Kim: It was time to get some fish. Right when I jumped in there was a nice sized hogfish. Scott didn’t want to kill him, but I made him. That way, we could just relax and snorkel without worrying about sharks and bloodied water. It was an instant 4 meals, but there were dozens of giant hogfish, snappers and porgies. Watched giants come to the cleaning station only a few feet in front of us. The hogfish crunch on golf ball sized shells they pick off the bottom around the edges of the reef.

I was getting cold so I went back to get the dink while Scott swam on. Three folks in a dink showed up from the boats that had just arrived. It was Jack and Nicole from Kittyhawk and Derek off of Celtic Dancer. We floated and chatted for a long stretch and then agreed to get together for dinner.

At dinner, we learned where all of the fear stems from in these parts. Jack, who is Honduran, told us stories about Media Luna Reef that I was glad we didn’t know beforehand, although we had talked about stopping there. This past October a boat was boarded by a bunch of guys with machine guns and the boat was stripped while they were passing the reef underway. Also, a Chilean family was attacked here years ago. The Dad killed, son shot, but lived, Mom raped. Ugh. I hate hearing these stories. So it makes me a little nervous to be sitting here still. The theory is that the thugs wait in Media Luna to move the drugs, but they don’t come here – less than 50 miles away. Media Luna is Nicaragua, and we are in Honduran waters. That’s what we’ve been told anyways.

May 24th

We had a tired late morning. Kim didn’t want to go back over to Jaws-ville, so we went out in front of the boat to snorkel in the shallows behind the reef. We found a small channel through the reef to the depths on the outside, so we slithered through and paddled out past the break zone. The bottom was covered with swaying purple sea fans and lonely orange elkhorns stood like ornamental shrubbery. The schools of fish ebbed back and forth with the passing swell. We swam out further until the bottom dropped away out of sight. Laser beams of sunlight flicked all around like disco lights into the abyss all around us. What was out here? Was there something lurking? With thoughts of the big shark we encountered, we decided to swim back in through the cut in the break.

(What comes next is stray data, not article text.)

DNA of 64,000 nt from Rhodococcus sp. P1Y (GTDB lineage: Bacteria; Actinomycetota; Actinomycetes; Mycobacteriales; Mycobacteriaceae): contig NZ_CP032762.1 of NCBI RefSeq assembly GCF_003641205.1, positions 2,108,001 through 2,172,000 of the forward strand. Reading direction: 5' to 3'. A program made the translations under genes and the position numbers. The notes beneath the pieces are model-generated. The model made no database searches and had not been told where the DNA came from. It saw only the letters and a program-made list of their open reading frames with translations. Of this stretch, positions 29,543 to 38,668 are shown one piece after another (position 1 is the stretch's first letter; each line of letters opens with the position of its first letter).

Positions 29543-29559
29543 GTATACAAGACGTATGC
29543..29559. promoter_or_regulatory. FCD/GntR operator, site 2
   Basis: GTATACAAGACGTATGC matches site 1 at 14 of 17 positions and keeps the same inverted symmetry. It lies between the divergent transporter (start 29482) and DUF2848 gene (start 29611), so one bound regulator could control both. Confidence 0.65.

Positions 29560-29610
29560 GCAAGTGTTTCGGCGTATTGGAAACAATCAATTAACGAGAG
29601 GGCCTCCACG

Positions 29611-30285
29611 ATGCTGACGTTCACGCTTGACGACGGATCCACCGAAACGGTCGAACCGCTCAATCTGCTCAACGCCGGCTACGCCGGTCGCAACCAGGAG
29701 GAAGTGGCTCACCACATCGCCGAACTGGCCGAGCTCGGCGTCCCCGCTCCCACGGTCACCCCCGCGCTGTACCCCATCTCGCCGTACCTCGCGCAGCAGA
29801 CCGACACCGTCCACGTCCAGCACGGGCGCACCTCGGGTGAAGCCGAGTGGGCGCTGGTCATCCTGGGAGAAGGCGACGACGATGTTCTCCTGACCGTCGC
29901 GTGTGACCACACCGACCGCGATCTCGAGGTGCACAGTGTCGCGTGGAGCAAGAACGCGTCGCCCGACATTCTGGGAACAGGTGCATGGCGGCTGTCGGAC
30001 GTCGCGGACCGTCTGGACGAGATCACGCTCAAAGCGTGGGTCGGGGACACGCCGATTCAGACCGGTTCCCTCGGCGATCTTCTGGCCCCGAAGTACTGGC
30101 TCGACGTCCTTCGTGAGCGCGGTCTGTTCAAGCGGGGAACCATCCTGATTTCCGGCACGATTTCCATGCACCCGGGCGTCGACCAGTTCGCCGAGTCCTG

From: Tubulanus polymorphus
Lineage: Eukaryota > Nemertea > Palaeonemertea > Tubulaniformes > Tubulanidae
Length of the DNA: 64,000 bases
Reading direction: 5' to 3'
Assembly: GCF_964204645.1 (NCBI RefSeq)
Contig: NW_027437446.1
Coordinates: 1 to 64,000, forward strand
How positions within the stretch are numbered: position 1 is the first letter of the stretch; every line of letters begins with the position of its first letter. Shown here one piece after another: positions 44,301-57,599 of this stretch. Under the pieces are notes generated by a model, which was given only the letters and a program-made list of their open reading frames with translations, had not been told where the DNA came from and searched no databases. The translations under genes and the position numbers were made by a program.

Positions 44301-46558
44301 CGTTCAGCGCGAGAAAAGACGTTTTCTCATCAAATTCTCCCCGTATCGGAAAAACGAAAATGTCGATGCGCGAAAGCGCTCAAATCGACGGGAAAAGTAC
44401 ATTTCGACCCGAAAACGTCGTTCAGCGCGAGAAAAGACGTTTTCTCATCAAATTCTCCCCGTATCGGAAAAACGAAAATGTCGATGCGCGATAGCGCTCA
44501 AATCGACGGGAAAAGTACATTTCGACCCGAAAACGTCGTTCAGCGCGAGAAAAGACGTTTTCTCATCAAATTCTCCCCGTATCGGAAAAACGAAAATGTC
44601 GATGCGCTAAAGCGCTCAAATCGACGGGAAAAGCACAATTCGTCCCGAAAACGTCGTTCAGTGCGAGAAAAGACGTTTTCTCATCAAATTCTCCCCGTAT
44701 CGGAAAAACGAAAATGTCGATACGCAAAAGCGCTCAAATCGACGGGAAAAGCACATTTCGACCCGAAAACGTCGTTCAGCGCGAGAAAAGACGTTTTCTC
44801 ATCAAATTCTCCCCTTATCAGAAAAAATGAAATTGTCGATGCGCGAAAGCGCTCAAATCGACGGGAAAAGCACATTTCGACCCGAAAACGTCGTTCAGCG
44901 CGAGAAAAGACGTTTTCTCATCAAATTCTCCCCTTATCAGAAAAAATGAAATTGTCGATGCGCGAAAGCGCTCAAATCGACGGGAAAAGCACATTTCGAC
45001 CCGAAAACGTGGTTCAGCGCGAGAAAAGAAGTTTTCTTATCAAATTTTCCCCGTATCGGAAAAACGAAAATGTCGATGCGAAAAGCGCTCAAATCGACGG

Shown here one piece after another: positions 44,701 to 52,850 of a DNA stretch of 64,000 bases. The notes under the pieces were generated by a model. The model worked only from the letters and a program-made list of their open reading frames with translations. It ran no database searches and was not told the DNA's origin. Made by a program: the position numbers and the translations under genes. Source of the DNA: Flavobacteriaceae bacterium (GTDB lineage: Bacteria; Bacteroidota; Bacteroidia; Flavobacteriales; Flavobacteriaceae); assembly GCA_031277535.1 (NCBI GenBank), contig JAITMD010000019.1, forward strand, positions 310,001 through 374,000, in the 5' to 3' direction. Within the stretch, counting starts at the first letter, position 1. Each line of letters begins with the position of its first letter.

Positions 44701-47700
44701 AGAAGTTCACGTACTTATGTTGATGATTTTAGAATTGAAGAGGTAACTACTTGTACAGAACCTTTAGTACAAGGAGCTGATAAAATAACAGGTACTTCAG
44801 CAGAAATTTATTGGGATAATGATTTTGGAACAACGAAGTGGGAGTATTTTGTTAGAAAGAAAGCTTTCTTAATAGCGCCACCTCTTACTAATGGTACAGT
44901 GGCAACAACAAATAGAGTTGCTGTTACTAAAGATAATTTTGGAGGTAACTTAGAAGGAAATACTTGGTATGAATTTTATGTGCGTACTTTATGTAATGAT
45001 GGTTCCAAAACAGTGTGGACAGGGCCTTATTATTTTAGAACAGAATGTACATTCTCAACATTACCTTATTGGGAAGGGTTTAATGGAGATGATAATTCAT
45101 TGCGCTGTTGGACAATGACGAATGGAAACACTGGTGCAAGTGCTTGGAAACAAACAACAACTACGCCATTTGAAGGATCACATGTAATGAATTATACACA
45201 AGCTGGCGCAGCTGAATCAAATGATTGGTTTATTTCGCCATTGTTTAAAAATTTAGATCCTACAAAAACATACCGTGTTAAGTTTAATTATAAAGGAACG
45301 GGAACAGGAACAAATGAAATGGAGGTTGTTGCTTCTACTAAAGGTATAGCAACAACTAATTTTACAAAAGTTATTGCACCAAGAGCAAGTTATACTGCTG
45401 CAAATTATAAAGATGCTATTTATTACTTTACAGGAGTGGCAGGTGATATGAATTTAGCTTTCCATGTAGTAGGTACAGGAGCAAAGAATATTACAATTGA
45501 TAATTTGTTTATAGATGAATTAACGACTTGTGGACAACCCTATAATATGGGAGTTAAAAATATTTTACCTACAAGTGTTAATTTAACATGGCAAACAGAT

The swell had grown a little bit and carefully plotting our course towards where we thought the cut should be, our chins and chests glided just inches above the thick rippling sheets of fire coral lining the channel. It was hair raising. Waves were breaking on either side of the ten foot wide two foot deep channel. “Hope we timed this right” was all I could think of as we coasted through to safety.

Enough of swimming in the shark zone. Once again, at Kim’s request, we hung a right and swam through the shallow 3 foot deep sandy coral gardens behind the reef. The maze of stony purple pagodas, was chock full of rainbow sea life. Awesome! We inspected some red and purple pencil urchins closely in our hands. Little beaks poking out of red snouts. Wiggly blue tendrils with tiny suction cups searching for a hold.

Found one coral pagoda loaded so thick with clusters of fish that eyes and scales dominated our vision. They were all clustered around a single purple relic of an elkhorn as if it were an umbrella to shade them from the sun. Snappers, white grunts, blue and black tangs, giant blue parrots, rainbow parrots. They all came right up to our face in big clusters of googly eyed curiosity. I picked up an urchin and held it out in a little plastic cone that had washed back from the wreck at the front of the reef. The snappers were the first curious ones. They were all googling at me with their dark eye bands flashing on and off. White grunts flared their dorsal spikes like stylish mohawks. Suddenly, my trance was broken as something glided into my peripheral vision. I was staring into a cute little tawny nurse sharks wavering gill flaps. He was only about 4 feet long, but only inches from my face mask, he looked like a monster! I had a near heart attack as he poked his nose down at the thorny treat in my hand!

Back at the boat listened again to the oil spill news on the SSB. It is hard not to. Every morning we hear the fishermen up in Gulf talking on the Side Band about what is coming their way. Something horrible. That is for sure. It makes us ill with grief to listen to it, but we can’t turn away. In a world hell-bent on self-annihilation, veiled under the selfish guise of optimism and talk of a “healthy economy.” Always speaking of providence for future generations. Generations who will be starved by their parents limitless squandering of natural resources and the ignorance of the true necessities of a healthy planet. It is hard to turn away. So we listen.

For some ungodly reason, we listened to Rush Limbaugh chortle on. According to Rush, the “non-disaster” is a “hoax being perpetrated by a bunch of environmentalist extremist wackos” who are really nothing more than “displaced Communists trying to create panic and chaos and live off of it.” “There is no evidence of a disaster.” “Another example of leftist malpractice.” “The Whitehouse is keeping people away from the coast because there just isn’t any oil there.” “There is no evidence of a disaster.” – Apparently, he is doing the washing.